Toronto Blue Jays 2016 Highlights and Lowlights: Melvin Upton Jr.

JAYS FROM THE COUCH BRINGS YOU THE PLAYER HIGHLIGHTS AND LOWLIGHTS FROM THE TORONTO BLUE JAYS’ 2016 SEASON. THIS TIME: MELVIN UPTON JR.

 

 

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On July 26th, with the San Diego Padres in town to face the Toronto Blue Jays in an interleague matchup, Padres outfielder Melvin Upton Jr. took the long walk around the Rogers Centre and into the Blue Jays locker room. Upton was traded that day for cash and minor leaguer Hansel Rodriguez. Upton added outfield depth for the Blue Jays, speed on the base paths, and additional power at the plate. Putting together a resurgent season in San Diego hitting .256/.304/.439, while swiping 20 bases, and hitting 16 home runs. This deal looked like an absolute steal for the Blue Jays, as the Padres would be covering a majority of Upton’s remaining contact which went into the 2017 season.

 

Trading a player is weird. To think that the company that you work for doesn’t want you anymore, and can just ship you off for someone they would rather have is… weird. It’s hard to imagine it wouldn’t be tough on the player being traded. Troy Tulowitzki felt the same way last season, slightly betrayed by his former team, and had trouble adjusting to his new setting in Toronto. Upton didn’t perform well in the 57 games he played in Toronto, hitting .196/.261/.318, hitting 4 home runs, striking out 29.7% of his at bats, and going from everyday player in San Diego to a fourth outfielder not playing consistently everyday.

 

Upton was a frustrating player for many as he’s not someone who hits for average, or draws a ton of walks. When looking at the amount of pitches Upton swings at inside/outside/and total swing percentage, he ranks ~5% league average, which equates to around league average in pitch recognition.

 

The glaring number of Upton’s approach at the plate, is the lack of contact he makes with pitches inside the zone, hitting 73.7% of pitches inside the strike zone, dead last in the MLB, where league average is 86.3%. Looking below at Upton’s batting average heat map, you can see that Upton is very effective when pitches are down in the zone, specifically fastballs down in the zone. Anything up in the zone, and Upton had trouble catching balls for base hits.

 

upton-heat-map

 

 

HIGHLIGHTS

One game that comes to mind was on August 28th this season. The Blue Jays were at home, facing off against the lowly Minnesota Twins. Marcus Stroman would struggle early on in the game, and in the fourth inning the Jays found themselves down 5-0. The Jays would rally back a few runs, but so would the Twins. Trailing 6-7 in the 8th inning, the Jays would need some go ahead clutch runs with only six outs to go. Kevin Pillar would hit a double, only one more base hit might tie this game. With Upton Jr. stepping up to the plate with one out, Ryan Pressly would throw Upton a pitch low, and then this happened —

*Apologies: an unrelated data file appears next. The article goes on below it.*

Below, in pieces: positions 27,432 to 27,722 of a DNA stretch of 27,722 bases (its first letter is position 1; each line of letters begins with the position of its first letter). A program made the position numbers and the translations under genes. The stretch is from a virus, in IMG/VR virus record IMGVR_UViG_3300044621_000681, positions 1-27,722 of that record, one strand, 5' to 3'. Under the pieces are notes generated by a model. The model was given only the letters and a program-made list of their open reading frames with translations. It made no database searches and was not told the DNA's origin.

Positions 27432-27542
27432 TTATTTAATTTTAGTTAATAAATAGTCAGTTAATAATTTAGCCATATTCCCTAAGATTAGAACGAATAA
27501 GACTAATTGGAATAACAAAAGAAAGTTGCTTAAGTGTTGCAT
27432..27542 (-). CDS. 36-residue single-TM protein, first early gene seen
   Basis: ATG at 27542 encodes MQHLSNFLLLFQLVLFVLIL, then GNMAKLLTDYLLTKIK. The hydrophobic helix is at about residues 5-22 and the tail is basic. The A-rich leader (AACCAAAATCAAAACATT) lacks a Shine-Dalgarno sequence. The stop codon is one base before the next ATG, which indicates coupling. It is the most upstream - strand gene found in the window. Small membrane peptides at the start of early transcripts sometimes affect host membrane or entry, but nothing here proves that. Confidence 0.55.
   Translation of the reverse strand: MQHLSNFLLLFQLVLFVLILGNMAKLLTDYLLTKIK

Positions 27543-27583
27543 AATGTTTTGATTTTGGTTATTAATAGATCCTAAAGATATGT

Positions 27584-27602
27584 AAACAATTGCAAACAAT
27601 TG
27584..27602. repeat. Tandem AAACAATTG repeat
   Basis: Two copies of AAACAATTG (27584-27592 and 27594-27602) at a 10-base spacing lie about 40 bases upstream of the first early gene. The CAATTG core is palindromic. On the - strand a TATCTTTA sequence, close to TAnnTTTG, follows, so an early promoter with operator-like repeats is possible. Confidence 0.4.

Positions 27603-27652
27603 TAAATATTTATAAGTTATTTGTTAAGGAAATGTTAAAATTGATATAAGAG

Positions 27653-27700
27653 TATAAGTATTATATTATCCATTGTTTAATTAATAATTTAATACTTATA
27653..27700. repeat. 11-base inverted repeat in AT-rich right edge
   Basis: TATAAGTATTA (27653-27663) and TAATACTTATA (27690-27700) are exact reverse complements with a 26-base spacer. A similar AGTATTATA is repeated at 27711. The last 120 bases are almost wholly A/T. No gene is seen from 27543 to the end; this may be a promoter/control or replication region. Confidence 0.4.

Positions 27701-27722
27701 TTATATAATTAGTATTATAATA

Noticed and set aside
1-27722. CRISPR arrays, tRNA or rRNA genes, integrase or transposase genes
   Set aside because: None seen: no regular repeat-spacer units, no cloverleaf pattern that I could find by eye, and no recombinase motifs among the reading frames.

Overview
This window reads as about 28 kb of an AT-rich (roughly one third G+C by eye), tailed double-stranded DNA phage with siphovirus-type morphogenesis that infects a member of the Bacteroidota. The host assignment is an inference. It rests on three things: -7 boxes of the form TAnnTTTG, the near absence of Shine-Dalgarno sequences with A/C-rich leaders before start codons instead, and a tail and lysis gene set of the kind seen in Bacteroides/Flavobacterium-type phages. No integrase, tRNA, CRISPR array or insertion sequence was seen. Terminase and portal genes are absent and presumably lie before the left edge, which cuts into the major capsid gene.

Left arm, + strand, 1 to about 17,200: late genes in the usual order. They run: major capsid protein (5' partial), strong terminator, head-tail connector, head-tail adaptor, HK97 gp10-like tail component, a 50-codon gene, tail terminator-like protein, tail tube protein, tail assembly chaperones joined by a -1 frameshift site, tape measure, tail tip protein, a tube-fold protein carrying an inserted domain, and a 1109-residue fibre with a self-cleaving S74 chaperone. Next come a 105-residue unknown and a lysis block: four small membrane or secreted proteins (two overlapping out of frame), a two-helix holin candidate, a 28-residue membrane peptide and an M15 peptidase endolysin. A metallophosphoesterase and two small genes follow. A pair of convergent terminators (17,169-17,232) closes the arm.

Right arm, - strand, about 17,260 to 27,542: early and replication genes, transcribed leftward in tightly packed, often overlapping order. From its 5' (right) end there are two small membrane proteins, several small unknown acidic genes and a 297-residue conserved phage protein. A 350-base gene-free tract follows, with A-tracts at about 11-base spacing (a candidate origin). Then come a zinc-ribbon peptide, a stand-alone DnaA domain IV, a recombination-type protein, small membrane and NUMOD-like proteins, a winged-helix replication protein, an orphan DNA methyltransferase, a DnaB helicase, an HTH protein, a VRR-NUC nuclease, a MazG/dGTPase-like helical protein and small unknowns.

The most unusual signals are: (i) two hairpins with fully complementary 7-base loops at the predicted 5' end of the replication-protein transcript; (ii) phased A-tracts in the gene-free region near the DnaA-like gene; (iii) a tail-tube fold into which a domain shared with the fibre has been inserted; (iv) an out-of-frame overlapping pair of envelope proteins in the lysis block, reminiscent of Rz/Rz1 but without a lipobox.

Upton would triple and score on the error, bringing Roberto Osuna into the game to finally seal the deal. This game was a wild one, and definitely one of the most memorable games of the year compliments of Upton.

 

aug-27th

 

 

LOWLIGHTS

 

Unfortunately the lowlights to Upton’s season started the second he joined the Toronto Blue Jays. He was having a resurgent season in San Diego, hitting for power, stealing bases, and hitting for a decent average. While he did address some of the Blue Jays needs defensively in the outfield with Jose Bautista being in and out of the lineup, and Michael Saunders starting to struggle. Upton didn’t help the Jays out much at the plate, in the second half Upton hit .190/.253/.304, and struck out 30% of the time.

 

OUTLOOK

 

With Pillar being the only full time outfielder coming back next season for sure, Upton might get a significant increase in playing time, which bodes well for him entering a contract year at the age of 32. Upton has a skill set that the Blue Jays are looking for with his mixture of speed and power, he is extremely valuable, but he has holes in his game that can make fans scratch their heads.

 

While he is setup for a potential full time playing role next season, he will still have to fight for his position in Spring Training. Ezequiel Carrera turned heads in he post season with his play in the field and clutch hits, and Dalton Pompey is on the fringe of playing in the majors full time. One of the most intriguing storylines entering next season is the Blue Jays outfield situation, and Upton adds to the intrigue of how the Blue Jays roster shakes out in 2017.

 

 

 
*FEATURED IMAGE CREDIT:   Keith Allison UNDER CC BY-SA 2.0   cropped from original

 

 

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Spencer Redmond is a Graduate of the University of Wisconsin. His loves in life are the NBA, MLB, Stats, and his dog Parker.

Spencer Redmond

Spencer Redmond is a Graduate of the University of Wisconsin. His loves in life are the NBA, MLB, Stats, and his dog Parker.